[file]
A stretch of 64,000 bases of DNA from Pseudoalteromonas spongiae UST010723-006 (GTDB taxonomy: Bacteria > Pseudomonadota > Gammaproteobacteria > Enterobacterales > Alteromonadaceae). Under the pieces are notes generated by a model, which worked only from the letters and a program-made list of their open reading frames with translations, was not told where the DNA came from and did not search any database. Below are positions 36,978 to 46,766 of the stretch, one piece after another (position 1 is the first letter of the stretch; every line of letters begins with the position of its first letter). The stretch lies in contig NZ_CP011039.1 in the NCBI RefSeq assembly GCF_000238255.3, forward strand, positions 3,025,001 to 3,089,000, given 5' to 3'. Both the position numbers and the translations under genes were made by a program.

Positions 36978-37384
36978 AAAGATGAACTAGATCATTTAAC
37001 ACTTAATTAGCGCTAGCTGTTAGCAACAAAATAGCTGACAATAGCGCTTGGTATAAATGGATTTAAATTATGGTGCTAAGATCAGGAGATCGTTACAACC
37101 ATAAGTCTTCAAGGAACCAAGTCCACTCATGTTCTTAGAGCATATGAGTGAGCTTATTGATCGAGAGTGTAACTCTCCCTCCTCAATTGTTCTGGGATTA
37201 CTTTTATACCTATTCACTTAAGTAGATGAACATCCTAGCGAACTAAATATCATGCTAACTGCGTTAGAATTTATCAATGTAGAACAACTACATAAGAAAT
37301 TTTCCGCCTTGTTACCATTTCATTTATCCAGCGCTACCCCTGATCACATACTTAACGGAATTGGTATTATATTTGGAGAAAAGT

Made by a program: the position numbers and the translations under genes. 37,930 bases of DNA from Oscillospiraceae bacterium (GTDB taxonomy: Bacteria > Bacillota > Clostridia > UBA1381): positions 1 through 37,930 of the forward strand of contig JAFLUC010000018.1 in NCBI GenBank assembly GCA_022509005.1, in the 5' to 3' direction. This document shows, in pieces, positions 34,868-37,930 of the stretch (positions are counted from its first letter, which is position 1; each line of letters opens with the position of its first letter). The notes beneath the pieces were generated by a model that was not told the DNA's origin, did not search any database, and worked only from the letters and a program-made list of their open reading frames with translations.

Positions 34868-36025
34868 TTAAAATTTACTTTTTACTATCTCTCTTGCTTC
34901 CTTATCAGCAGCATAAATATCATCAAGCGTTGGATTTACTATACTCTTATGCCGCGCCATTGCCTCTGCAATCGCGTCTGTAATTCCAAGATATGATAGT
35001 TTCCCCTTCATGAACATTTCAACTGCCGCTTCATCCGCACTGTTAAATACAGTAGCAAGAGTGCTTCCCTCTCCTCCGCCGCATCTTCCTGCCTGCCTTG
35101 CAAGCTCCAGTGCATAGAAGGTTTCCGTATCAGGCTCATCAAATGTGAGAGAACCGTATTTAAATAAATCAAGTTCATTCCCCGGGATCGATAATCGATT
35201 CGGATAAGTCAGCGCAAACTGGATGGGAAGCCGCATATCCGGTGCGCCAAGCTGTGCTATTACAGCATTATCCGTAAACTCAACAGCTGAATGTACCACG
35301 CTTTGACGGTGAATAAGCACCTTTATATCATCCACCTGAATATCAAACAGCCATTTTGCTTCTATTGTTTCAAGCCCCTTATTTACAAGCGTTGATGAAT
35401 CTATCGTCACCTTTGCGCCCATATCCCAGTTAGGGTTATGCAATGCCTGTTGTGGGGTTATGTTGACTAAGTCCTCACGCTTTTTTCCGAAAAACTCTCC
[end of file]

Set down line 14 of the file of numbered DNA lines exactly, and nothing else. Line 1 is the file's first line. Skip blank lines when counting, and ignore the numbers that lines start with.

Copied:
35201 CGGATAAGTCAGCGCAAACTGGATGGGAAGCCGCATATCCGGTGCGCCAAGCTGTGCTATTACAGCATTATCCGTAAACTCAACAGCTGAATGTACCACG